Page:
From 4 PM to 7 PM you will find the best Mojitos at half the price. Its 2 for 1 Mojitos that will cost you 50 Cordobas (abt $2 total). I lived in tropical locations for 2/3 of my life, these mojitos are the real effen deal people. They have great food (some German food as the owner is German) and live music on Saturday night.
El Colibri (closed March 2014)
Just fyi, this glorious restaurant closed while I was there after a 10 year+ run. Word on the street is that Mary the owner will be doing a bit of travel then returning and possibly opening up again in a different location. Keep tabs on her because this was hands down the best restaurant and Sangria in town. I truly hope this restaurant comes back to SJDS.
Water Aerobics at Pelican Eyes on Monday and Friday at 10 AM, the hike up the stairs will give you a nice butt workout. Its free and pretty much all expats/retirees from North America.
Between the Market and the steps to Pelican Eyes, you will find the Gimnacio on the right. It is $3 per day. You will want to pop in and ask the desk person that they have going on that day. I think they hold some group classes, they do have a boxing ring and 2 bags (bring your wraps and gloves), and weight machines. I will def bring my wraps and gloves the next time I visit.
Multiple times per day you can find a shuttle offering service to Playa Maderas, Playa Hermosa, Playa Remansa. The roundtrip service to these beaches will cost you about $5 at the Casa de Oro Hostel. This place is a great resource for excursions and getting you there.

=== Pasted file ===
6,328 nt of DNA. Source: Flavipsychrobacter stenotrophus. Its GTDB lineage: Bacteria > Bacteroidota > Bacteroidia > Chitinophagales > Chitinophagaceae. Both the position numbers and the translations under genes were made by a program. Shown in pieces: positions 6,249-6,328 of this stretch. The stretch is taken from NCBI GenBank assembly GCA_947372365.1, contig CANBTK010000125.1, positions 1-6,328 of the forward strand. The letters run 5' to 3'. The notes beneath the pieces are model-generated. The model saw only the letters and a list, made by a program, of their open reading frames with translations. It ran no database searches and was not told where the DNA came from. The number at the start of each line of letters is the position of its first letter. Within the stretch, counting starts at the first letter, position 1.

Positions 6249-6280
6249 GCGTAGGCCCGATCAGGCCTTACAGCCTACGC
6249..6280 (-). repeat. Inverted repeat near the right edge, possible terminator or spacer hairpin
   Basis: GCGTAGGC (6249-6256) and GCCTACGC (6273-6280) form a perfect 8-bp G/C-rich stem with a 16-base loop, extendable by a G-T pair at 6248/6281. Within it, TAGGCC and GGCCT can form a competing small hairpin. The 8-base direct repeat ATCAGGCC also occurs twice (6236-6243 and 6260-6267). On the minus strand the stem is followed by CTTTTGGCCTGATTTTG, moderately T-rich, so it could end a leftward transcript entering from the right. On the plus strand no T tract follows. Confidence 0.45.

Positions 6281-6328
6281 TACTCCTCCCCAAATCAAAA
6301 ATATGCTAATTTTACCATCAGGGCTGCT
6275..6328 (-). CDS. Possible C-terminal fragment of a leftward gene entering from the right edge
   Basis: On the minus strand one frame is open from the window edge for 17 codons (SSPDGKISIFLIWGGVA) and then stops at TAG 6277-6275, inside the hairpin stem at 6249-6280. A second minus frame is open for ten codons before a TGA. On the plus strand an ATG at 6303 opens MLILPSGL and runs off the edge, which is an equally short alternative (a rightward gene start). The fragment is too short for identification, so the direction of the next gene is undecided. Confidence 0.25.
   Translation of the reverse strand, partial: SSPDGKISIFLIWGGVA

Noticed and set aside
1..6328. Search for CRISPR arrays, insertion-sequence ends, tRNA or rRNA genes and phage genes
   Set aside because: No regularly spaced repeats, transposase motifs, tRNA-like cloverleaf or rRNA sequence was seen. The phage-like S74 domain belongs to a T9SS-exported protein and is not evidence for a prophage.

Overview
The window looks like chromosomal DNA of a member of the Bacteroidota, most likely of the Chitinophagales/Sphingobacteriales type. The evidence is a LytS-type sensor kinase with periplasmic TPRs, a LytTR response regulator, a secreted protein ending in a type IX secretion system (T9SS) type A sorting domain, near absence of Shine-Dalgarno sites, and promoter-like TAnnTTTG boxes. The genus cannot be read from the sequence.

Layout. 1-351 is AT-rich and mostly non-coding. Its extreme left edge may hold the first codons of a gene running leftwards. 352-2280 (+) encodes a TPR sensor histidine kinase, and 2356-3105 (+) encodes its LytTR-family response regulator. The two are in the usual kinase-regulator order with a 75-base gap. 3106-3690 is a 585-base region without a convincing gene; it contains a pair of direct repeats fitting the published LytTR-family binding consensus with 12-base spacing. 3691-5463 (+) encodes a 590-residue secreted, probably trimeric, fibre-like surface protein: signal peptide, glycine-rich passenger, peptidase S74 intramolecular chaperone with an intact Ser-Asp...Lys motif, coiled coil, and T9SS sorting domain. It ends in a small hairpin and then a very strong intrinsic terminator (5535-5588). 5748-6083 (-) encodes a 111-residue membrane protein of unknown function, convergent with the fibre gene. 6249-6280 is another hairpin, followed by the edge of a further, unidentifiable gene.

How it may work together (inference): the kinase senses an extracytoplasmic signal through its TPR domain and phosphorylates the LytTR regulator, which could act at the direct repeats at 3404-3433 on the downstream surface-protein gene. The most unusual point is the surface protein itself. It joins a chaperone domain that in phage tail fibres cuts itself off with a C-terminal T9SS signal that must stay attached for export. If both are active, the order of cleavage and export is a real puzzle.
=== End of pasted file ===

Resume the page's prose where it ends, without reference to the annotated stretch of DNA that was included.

Interested in Kite Surfing or Knee Boarding then stop by Good Times Surf near The Iguana (Ocean Drive) and they also offer the classic surf outings.
On Tuesday night Republika bar has Trivia night. You’ll find a lot of expats Tuesday night and they are known to give away full bottles of Flor de Cana.
Each night PachaMama hostel has something going on. This is north of the Barrio Cafe
Yoga. Lots of yoga options but most from North Americans charging North American prices. Not my thing. Feel free to share your yoga spots/retreats if you know of one.
Sailing. I love to sail but had difficulty as a solo traveler finding a boat as many require a minimum. As you walk around you will see signs advertising sailing just about everywhere. Many run from 1:00 – 6:00 and are called sunset booze cruises. Thats really the only sailing option unless you have your own boat. I have been sailing a couple times now with Captain Ken and his dog Taz . . . the dog is so cute! We met at the port at 1:00 (go south bound on Ocean Drive via foot, basically to your left if you are facing the ocean, pass the Hotel Victoriano, and head towards the guards station). You will meet your Captain (whomever it might be just outside). Plan on spending about $45 – $60 bucks in cash to sail and then you will need additional tip for the helpers. Hint: Have exact cash, you will not see your change.
Restrooms: there is a restroom inside the port, use it before you go.
Another tip: You will need to sign your name on a clipboard with your passport number (do not bring your passport, its okay to guess your passport # if you do not have it memorized). The captain will then need to bring the info to the guards, pay them and then you can walk through. You will jump onto a small boat and motor over to your sailboat.
What to bring: small bag that you can easily carry as you transfer from boat to boat. Do not bring a lot of stuff. iPhone (in a ziploc bag), GoPro, camera, goggles, fins, rash guard, sunscreen are a few suggestions. Yes, you can bring sunglasses but know that a sailboat is on water, anything can move or shift at anytime.
The sailboats sail north along the coast of SJDS and pull up to Playa Blanca. A beautiful beach owned by the Pelas family (think the Kennedy’s of Nicaragua); they allow the public to swim on the beach but whatever you do don’t go into their pool or near the home. Oh, and your captain will anchor outside of the beach and you will swim in – its a good 10 minute swim so be careful on how much you drink. You will spend about an hour swimming at the beach or walking the rocks before your captain blows the whistle. This is by far my favorite beach as its clear, warm water and a perfectly sandy beach.
The Park in downtown San Juan del Sur